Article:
“It has persisted some, so we’ll see,” Carroll said. “I think we’re going to MRI him again, just to make sure we know what’s going on. It’s been a little bit different injury than a normal knee injury. He got hit on it. We thought bruised early on, but it just hasn’t gotten well fast enough for us.”
Clown car unlikely for Seahawks amusement park
Jadeveon Clowney, the recalcitrant pass rusher of the Houston Texans, has the most of what Seattle has the least: Quicks to the opponent QB.
But is the three-time Pro Bowler worthy of a trade? For a second-round draft pick, sure. Even if he were a one-season rental. Anything more, no, because he’s a one-season rental.
As Houston’s franchise player, he’s under a tag worth roughly $16 million. The acquiring team can’t sign him to a multi-year deal until next off-season. Even then, Clowney would want to be paid among the highest pass rushers in the NFL. The fit seems unlikely.
Besides, the Texans are said to be most interested in immediate help for the O-line, where Seattle is set, except for zero depth. Nothing to see here. For now.
Carroll A-OK over DK
WR DK Metcalf did not play Thursday, meaning he finished the preseason with one catch for eight yards. Slowed by minor knee surgery Aug. 20, his return been watched more closely in western Washington than a pod of resident orcas.
Pre-game, he was out running hard on long routes and catching throws from Wilson.
Carroll said Wednesday he wouldn’t guarantee Metcalf will start, but did suggest that the rookie was ready for a superhero role as befits his physique.
“He has referred to himself as Wolverine (the Marvel film character with regeneration powers), like he is going to bounce back,” Carroll said. “He’s remarkable. Really. He’s a very mature kid, very clear about the challenge of it. Very clear about his intentions, expectations. He’s counting on playing. He’s not even thinking about anything else.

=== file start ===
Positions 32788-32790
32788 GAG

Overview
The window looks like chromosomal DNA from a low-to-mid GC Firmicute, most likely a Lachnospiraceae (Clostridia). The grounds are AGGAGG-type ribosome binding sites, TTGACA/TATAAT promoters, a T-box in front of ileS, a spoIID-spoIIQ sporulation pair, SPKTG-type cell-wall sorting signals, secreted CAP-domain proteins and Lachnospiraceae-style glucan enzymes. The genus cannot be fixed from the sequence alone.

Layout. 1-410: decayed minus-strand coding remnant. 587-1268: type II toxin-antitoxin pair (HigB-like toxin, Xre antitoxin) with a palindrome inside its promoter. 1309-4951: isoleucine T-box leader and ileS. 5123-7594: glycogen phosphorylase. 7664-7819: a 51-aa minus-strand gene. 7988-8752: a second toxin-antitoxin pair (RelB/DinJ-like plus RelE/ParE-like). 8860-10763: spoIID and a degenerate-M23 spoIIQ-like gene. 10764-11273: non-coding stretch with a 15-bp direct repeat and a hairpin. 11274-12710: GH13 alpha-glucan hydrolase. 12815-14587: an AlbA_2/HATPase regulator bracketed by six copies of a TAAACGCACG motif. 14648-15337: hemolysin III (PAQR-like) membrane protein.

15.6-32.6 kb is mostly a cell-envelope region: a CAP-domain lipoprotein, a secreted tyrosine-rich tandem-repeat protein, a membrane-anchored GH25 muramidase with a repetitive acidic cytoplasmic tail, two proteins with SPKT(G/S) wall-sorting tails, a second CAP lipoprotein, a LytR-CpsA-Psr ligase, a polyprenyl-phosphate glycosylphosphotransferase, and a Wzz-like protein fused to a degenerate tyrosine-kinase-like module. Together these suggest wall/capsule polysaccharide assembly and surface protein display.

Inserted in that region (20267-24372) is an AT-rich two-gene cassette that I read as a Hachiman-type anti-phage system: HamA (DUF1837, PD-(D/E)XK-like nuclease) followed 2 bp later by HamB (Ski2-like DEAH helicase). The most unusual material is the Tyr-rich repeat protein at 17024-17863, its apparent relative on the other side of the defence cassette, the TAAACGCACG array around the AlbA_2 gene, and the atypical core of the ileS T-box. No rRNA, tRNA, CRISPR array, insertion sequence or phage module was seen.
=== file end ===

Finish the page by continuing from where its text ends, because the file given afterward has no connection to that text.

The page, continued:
His mentality is excellent. As good as it can be for a young kid. He just continues to kind of surprise us in all ways.”
Jeez. Dumbledore wasn’t that nice to Harry Potter.
More on injuries
Since training camp began, the Seahawks had five potential starters who were in some injury jeopardy for the opener Sept. 8 against Cincinnati. One who won’t make it is CB Kalan Reed. A neck injury that kept him out of last week’s game in Los Angeles was reported to be career-ending.
#Seahawks CB Kalan Reed suffered a neck injury that not only landed him on IR but is also likely career-ending, agent Harold Lewis tells me. Injuries to the 3rd and 4th vertebrae led to numbing after his final game and put him at serious risk if he plays again. A tough reality.
— Ian Rapoport (@RapSheet) August 29, 2019
Reed, who joined the team during the season last year but didn’t play much, was leading a field of four for the starting nickel cornerback job. But one among Akeem King, Jamar Taylor and rookie Ugo Amadi now figures to advance, unless the Seahawks decide to hire someone from the waiver wire Saturday.
The other injuries were to DE L.J. Collier, LG Mike Iupati, RT/TE George Fant and WR David Moore. Also, DT Jarran Reed must begin serving a six-game suspension for a domestic violence episode from 27 months ago.
Carroll said after the game that Iupati, Fant and Collier had chances to return for the opener. Moore is out longer with a cracked bone in his shoulder.
At a presser Wednesday, Carroll was optimistic that DE Ziggy Ansah, the free-agent signee replacing the traded Frank Clark as Seattle’s premier pass rusher, was getting close to the green light.
“He’s going to stay (at team headquarters) over the weekend and work through it and get one day of break and then come right back at it,’’ he said. “And then come back Monday and we’re going. We are counting on him making it through, until he can’t. That’s how we are looking at it.’’